One way to get slack in the line in the opposite direction is to feed line aggressively away from the hook with a roll cast. Sometimes the roll cast itself is enough to pull the hook free. The more aggressive the roll cast the more force the line will have to pull back on the fly. If the force of the roll cast does not free the fly, you can send the roll cast to achieve the slack behind the fly and then with your rod tip down, strip line and attempt to pull the fly from the opposite direction.
A final technique if your rod can reach your fly, is to reel in your line so that the snagged fly is butted up against the tip of your fly rod and then try to push it off whatever it is snagged in. This will not work if the fly is wrapped up though, and you have to use caution and judgement to not break a rod tip.
Grasses, Bushes, or Trees on the Bank.
The highest success rate I have of unsnagging my fly when I have ended up in grasses, bushes or tree branches on the bank is to physically move to a place where I can pull it free. Even flies stuck high in a tree can often be reached by bending the branches down. Trees are bendy, and more than once I have been surprised at how high I can retrieve a fly with this technique.
If I am able to reach the branch or grass I will pull it until I have my fly in reach and then make an assessment. If it is an easy grab, simply remove the fly once in reach. If it is a mess of wrapped line or you are barely able to get to the fly, break off the branch and then work to free your fly. It is important to pull the vegetation itself as rods are meant to bend and you get more leverage from grasping the branch.
Snags in your back cast are easier to reach because you can typically wade back the way you came to retrieve them. Snags out in front are harder to deal with. If you cannot get your hands on your fly either by wading to it, pulling down branches, or breaking of sticks, there is still hope.
I have two tips for getting your fly out of these hard to reach places that have helped save me flies and time over the years. Both techniques were proudly stolen from other angles and both techniques I am proud to share.
Stealing tactics is something I picked up in the fighter squadron and apply with great enthusiasm to fly fishing. As I was taught as a young A-10 Warthog wingman at Spangdahlem Air Base in Germany, “There is no monopoly on good tactics.”
Casting to the bank of the Yakima River with my father and brother has given me many flies stuck in grassy banks. The Yakima has plenty of them and big trout love to sit tight to them. Tucking flies in close to the bank is a challenge but often what it takes. This means flies stuck in the grass.
The best way I have learned to retrieve flies snagged in grasses this way is to get the line tight, lower the rod tip (sometimes even six to nine inches below the water) and strip down.
Lowering the rod brings the grass down and stripping the fly sometimes slides it off whatever it was snagged on. I have even had a fish take my hopper immediately after this scenario played out. What looks more natural to a trout than watching your fly actually fall from the grass?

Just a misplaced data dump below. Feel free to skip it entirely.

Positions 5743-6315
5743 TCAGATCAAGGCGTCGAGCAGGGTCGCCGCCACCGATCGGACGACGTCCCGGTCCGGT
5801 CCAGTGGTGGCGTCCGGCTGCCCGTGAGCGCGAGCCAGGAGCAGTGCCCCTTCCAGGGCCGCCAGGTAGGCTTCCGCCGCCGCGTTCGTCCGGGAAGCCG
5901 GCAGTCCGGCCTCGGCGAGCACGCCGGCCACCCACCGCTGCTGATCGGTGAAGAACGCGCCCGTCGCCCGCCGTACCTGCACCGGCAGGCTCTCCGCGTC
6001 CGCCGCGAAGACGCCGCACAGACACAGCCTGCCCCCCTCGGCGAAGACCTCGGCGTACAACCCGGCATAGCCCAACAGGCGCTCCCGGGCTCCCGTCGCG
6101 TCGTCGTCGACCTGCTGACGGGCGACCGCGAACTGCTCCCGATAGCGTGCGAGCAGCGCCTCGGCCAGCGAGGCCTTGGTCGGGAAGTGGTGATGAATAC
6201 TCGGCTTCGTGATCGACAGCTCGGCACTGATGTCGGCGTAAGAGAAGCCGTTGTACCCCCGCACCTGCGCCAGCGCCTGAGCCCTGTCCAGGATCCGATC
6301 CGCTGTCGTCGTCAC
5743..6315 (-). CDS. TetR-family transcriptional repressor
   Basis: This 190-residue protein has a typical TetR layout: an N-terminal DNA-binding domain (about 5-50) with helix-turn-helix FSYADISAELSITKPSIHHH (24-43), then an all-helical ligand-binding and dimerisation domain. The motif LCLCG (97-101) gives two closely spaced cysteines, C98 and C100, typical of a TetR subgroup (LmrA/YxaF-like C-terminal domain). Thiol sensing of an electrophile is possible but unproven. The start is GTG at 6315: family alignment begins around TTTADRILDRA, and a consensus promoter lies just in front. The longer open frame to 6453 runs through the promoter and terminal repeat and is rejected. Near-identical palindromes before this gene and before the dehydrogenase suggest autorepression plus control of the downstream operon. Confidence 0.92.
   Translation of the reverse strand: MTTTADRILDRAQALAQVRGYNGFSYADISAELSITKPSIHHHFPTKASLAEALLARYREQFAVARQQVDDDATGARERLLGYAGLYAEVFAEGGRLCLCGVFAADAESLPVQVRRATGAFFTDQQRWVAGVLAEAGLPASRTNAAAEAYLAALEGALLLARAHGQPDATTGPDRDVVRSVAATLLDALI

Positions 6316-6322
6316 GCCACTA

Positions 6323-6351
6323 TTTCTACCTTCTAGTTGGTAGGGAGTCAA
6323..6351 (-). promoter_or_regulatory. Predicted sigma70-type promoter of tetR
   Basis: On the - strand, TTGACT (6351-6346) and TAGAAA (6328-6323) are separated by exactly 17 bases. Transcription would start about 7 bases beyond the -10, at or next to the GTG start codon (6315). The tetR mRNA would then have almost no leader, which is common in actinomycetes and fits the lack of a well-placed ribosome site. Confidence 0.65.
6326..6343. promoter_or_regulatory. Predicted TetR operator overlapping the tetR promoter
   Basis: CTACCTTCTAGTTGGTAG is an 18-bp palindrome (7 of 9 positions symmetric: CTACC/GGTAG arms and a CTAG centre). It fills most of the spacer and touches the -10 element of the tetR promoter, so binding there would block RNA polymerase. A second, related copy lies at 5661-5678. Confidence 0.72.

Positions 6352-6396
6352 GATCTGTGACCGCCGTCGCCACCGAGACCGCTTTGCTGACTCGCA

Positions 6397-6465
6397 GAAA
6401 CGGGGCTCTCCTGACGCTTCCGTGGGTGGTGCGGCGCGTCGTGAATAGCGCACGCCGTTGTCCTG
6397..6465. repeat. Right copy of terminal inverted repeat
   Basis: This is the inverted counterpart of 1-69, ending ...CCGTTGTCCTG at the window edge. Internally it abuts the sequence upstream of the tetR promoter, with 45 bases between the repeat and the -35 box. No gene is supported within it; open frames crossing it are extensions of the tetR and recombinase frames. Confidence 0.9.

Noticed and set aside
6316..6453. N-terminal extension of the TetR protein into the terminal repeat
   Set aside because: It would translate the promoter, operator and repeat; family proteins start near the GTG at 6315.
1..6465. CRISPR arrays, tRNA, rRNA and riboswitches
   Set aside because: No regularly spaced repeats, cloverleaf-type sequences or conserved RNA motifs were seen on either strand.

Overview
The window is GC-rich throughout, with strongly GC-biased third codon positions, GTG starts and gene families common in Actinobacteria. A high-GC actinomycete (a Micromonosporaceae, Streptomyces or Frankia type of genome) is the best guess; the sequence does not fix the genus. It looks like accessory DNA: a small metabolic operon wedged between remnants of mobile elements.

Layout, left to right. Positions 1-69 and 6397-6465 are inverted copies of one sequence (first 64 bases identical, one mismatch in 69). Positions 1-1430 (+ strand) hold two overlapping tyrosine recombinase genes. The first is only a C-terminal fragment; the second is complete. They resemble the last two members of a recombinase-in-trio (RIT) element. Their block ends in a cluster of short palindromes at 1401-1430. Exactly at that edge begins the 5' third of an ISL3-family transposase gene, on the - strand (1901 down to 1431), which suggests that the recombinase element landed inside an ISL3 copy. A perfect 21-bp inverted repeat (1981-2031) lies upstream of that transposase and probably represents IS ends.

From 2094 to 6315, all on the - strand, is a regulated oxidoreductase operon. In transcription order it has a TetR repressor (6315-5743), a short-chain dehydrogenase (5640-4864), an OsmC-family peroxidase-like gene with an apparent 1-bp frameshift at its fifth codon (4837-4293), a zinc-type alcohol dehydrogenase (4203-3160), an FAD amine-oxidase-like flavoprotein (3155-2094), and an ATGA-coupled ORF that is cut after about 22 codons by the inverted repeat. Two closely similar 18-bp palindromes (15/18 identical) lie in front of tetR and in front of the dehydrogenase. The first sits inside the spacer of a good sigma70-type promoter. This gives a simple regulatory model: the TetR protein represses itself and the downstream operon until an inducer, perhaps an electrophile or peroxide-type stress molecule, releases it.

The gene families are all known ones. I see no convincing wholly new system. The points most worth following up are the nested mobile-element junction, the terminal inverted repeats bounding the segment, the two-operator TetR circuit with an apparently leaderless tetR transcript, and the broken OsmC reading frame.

I learned this technique from the folks over at Reds Fly Shop. They are conveniently located on the Yakima River and their website is full of great tips and tactics for any river. Here is the video they shared that taught me this technique:
When your fly is stuck in a tree or bush and it becomes apparent you are not going to be able to reach it, a slow and steady technique has saved my fly more and more as I improve at its execution.
This technique involves tightening up the line so that there is just a slight amount of slack, pointing the rod at the snag, and jiggling the rod tip slowly while retrieving line. The goal is to gently unravel the fly line from around the branches without hooking them.
I will admit this is one of the toughest snags to undo and thus one of the reasons I went searching the internet for ways to unsnag it. A YouTube video from Tactical Fly Fisher showed me this tip. Here is the link to that video showing what I described:
We do not always get to get our flies back. Consider it the price we pay for fishing to where the fish are.
After we have tried everything and still cannot elusively remove our fly from the clutches of whatever menacing foliage or granite interrupted our sacred time on the water, in the end, very often, it’s time to break off.
When that time comes, ensure that you either point your rod directly at the snag and pull back straight or take out line and pull the fly line itself. You want all the tension to be on the line and none on the rod. Sometimes you will get lucky and the fly breaks free.
Check Your Rig.
Whether you get your fly back or not, always check for abrasions or knots in the line and integrity of the hook. Often boulders or sticks will damage tippet. Pulling on the line might free a fly at the expense of a bent hook that allowed it to pop free.
Losing a fish because your rig was in bad shape is tough to take. Especially, when it is a big fish that breaks off, as is somehow always the case.
READ: WADEOUTTHERE | Replace Worn Tippet Before It’s Too Late.
We all get frustrated when we get snagged on the river, but we should never be surprised. It is all part of the journey that leads to progress. Something we are all after at Wadeoutthere. Take a second. Think about how best to unsnag your fly and give that plan a chance before you make things worse or break off and re-rig.
These scenarios are my most commonly encountered and the techniques my most successful tools. Got a scenario I’m leaving out? Any tips I’m missing? Share your story in the comments below, so we can all spend more time fishing our flies and less time being snagged.
I know I’d welcome the knowledge and I think I know some other dedicated anglers that might as well.
GO. LEARN. TEACH.
Subscribe to Wadeoutthere for free and never miss an article.